Pizza Influencer Interview: @PizzaChannelKevin

Pizza Influencer Interview: @PizzaChannelKevin
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Heads up to the pizza obsessed: Tune into @PizzaChannelKevin to get your fix! For 12 years, Kevin Lynch has been making pizzas at home, and he was hooked as soon as he bought his first pizza dough ball. The “pizza gateway drug” turned into something much bigger for the video production and media professional, and he now has thousands of followers and subscribers ready for the next pizza-making video.

When the pandemic hit, Lynch joined the stuck-at-home masses, and with his LloydPans in tow, he combined three of his loves: pizza making, producing content and — of course — eating the finished product.

“The YouTube channel and TikTok are a fun way to share my love of pizza and how to make pizza with the world. It’s fun to get a little bit of attention, and it’s been a fun ride so far,” he said.

With a list of about “a bazillion videos,” he wants to produce, sometimes it can be tough to narrow down what makes the cut. With YouTube, he observes what types of videos may be lacking or needed in the ethos in terms of pizza making tips.

“I see what the needs are that people may need to learn [about pizza],” he said. “A lot of my choices are based on people asking questions. Instagram is based on what I want to eat, and I’m a man of variety. I love pizza; there’s more than 10 styles of pizza that I make.”

“I’ve never had a pizza not separate from a LloydPan. They are really good,” he said. “With my Detroit, I just run the edge with a knife and it separates easily. It gets nice and hot on the bottom; it’s an even bake. As far as cleaning them, when you’re cleaning the burnt cheese the crumb comes off easily as well.”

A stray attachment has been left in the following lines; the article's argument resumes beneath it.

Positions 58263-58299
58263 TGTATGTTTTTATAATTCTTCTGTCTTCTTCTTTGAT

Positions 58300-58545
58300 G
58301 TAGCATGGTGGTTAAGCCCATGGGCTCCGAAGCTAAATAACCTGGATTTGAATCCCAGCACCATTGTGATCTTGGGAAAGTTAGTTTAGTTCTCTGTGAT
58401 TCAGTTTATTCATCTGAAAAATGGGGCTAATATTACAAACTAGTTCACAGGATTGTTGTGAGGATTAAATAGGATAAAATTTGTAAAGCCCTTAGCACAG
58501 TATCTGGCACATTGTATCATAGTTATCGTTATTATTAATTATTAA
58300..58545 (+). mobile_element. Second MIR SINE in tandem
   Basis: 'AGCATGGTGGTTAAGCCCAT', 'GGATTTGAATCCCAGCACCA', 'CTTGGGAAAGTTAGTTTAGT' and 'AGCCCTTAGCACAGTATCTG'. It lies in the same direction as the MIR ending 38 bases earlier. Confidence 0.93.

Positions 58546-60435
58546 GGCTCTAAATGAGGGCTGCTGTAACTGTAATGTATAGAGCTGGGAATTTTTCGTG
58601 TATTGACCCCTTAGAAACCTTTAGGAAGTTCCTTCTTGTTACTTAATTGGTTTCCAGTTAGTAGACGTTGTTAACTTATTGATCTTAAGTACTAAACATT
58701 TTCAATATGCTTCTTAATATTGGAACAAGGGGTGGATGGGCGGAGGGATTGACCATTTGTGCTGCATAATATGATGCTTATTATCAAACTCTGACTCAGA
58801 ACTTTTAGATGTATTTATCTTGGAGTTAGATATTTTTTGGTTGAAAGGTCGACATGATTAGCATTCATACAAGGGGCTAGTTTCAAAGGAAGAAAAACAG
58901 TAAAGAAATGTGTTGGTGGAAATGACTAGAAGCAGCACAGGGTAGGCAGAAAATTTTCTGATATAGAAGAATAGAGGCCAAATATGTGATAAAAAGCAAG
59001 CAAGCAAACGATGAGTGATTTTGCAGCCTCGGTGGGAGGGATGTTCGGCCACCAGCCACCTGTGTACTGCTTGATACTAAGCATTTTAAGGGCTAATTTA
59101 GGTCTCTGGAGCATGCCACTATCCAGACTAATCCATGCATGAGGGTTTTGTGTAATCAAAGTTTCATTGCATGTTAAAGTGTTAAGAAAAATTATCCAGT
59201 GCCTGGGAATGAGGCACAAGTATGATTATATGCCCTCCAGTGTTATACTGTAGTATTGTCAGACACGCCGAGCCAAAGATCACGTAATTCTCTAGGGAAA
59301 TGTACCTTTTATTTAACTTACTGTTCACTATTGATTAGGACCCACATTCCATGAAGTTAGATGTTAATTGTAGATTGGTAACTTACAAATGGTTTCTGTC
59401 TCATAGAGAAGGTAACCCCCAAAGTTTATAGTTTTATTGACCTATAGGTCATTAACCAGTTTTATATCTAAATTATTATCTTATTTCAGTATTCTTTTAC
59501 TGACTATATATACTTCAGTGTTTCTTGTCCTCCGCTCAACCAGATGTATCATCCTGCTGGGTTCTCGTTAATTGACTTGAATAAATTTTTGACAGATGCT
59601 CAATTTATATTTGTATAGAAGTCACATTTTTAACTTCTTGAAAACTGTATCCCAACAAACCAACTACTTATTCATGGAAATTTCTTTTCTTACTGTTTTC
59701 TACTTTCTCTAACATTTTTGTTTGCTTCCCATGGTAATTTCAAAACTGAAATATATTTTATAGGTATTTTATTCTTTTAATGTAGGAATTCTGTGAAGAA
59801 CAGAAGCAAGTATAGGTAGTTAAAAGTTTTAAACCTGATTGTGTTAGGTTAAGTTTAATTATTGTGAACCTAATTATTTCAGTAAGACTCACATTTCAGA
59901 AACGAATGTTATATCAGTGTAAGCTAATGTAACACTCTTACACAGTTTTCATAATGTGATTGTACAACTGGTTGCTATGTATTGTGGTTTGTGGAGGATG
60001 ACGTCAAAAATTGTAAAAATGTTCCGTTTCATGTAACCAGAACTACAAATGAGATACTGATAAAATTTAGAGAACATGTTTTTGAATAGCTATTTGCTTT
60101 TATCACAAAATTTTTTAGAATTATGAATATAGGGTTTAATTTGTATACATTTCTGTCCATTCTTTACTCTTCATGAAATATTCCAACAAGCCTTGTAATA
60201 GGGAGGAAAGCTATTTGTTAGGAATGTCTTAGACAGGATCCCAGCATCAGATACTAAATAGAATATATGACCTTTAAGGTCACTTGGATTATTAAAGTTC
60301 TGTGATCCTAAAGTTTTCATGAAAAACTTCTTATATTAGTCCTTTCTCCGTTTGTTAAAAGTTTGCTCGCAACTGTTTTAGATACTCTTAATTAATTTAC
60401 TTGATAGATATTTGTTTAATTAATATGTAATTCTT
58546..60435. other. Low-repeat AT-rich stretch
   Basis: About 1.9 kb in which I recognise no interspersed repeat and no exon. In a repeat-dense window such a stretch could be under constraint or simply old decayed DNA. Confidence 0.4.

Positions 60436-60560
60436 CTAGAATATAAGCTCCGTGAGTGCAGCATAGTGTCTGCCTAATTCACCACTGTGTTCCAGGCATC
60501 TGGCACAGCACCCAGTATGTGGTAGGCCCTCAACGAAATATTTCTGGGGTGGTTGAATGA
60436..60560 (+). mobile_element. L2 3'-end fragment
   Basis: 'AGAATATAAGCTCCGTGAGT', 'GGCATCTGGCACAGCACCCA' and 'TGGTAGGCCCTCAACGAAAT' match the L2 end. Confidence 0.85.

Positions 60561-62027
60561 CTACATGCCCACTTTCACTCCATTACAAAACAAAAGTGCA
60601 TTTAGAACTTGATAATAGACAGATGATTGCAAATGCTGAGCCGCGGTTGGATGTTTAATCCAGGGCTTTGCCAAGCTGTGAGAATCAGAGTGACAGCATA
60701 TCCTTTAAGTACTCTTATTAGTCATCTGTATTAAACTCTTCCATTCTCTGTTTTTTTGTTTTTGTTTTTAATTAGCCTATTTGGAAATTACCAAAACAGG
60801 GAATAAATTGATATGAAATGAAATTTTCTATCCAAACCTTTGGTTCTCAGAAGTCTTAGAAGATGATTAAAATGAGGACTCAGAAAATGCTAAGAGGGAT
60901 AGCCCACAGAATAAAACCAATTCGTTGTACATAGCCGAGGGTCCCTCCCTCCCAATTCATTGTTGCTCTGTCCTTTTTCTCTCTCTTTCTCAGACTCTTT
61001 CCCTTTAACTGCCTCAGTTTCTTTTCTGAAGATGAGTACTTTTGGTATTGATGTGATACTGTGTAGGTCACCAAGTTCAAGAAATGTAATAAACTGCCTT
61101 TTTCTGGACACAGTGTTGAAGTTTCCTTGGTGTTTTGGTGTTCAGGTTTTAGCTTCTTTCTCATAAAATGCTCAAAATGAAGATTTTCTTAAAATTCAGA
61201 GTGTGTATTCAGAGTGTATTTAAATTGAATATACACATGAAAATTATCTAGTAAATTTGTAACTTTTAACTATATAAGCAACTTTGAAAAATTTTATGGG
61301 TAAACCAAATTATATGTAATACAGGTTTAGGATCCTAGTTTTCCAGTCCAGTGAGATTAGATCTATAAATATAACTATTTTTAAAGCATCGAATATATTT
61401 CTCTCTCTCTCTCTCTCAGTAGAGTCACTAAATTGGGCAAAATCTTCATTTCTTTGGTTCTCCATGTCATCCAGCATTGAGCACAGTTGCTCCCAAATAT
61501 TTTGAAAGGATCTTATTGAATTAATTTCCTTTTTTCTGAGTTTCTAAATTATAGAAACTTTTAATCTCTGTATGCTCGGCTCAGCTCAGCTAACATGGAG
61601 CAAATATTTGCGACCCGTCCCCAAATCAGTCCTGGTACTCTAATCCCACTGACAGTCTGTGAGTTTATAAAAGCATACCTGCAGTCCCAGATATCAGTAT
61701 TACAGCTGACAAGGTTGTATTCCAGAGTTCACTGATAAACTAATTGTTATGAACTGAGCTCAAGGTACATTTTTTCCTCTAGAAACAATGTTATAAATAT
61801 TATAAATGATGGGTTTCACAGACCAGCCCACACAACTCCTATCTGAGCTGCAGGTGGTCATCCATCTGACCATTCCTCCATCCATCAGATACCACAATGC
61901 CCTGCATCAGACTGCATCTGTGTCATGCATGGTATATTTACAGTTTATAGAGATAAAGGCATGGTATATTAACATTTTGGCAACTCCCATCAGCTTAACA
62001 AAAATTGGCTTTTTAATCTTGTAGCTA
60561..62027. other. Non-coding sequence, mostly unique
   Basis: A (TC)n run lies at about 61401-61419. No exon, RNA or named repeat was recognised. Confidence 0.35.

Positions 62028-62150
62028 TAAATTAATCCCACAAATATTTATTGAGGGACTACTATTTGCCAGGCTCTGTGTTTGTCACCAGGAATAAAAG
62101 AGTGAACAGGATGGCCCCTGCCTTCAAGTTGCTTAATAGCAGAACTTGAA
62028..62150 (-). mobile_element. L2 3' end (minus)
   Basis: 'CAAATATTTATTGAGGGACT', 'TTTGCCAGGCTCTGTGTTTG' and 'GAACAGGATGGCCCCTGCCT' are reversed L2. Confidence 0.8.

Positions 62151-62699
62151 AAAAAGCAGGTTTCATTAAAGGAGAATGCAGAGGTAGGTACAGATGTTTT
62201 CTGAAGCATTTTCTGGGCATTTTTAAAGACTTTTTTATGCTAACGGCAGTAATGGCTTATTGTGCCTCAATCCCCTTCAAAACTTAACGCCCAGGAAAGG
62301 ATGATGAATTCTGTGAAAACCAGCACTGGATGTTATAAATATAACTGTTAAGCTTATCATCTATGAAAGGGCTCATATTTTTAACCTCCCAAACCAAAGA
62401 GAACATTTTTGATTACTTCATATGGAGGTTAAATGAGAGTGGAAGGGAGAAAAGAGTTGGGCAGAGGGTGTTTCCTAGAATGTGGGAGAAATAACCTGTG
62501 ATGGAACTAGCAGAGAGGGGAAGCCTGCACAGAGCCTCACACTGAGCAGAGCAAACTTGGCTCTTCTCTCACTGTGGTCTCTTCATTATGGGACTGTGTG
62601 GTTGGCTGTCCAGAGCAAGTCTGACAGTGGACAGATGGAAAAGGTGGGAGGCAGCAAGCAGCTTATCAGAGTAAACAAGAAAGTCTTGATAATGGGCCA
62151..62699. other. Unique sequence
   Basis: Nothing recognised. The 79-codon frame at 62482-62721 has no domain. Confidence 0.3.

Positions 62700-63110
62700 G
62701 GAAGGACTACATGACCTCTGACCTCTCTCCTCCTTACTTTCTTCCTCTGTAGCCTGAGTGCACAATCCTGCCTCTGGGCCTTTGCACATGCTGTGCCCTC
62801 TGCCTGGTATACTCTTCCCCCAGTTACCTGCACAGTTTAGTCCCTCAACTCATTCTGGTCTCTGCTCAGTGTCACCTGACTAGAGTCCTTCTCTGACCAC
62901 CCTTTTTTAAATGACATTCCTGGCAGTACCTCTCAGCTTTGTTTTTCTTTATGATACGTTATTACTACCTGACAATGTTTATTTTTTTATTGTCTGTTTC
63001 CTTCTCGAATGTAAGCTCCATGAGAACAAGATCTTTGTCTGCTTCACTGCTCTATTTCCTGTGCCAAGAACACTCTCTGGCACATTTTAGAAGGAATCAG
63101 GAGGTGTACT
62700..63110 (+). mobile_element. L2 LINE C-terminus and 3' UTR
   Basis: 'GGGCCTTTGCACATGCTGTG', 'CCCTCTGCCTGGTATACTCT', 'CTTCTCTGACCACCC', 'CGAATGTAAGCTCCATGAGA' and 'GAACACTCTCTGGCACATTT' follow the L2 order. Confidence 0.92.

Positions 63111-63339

Lynch uses the 10-inch Bar Pizza Shovel, the 10×10 Sicilian/Detroit-Style Pan and a large 16×11 Detroit-Style to make pizzas for his videos.

Lynch’s bar pies are especially thin, but with the LloydPans shovel, he just gives it a few shakes and the pizza comes right off.

“If I had a bar pie business, I’d definitely stock up on those. It definitely saves time and the potential that you might rip a pizza crust,” he said.

Lynch’s reputation as a video/pizza maker has taken on a life of its own, and now he has to start the process a bit earlier, usually on a Friday. The dough is a three-day process, which starts on Tuesday. If it’s a pan pizza video, however, it may need a little extra rise in the pan.

“It’s really about thinking ahead,” he said. “Once you develop a reputation, there’s no turning back. You have to give them [viewers] the real experience every time. In the last two weeks I’ve made a five-cheese white New York-style pizza topped with sausage that people absolutely loved. The saltiness of the difference cheeses — and it gets nice and crispy.”

Lynch’s Sicilian-style with fresh rosemary, olive oil, garlic and cheeses is also a fan favorite, as is a pho-inspired pizza with garlic, olive oil, mozzarella, green onion and a little bit of pepper.


“After I pull the pizza out of the oven, I add a squeeze sriracha and squeeze of lime, rare roast beef, red onion, cilantro and basil. Honestly, everything involved in a pan — Lloyd’s certainly makes it better.”

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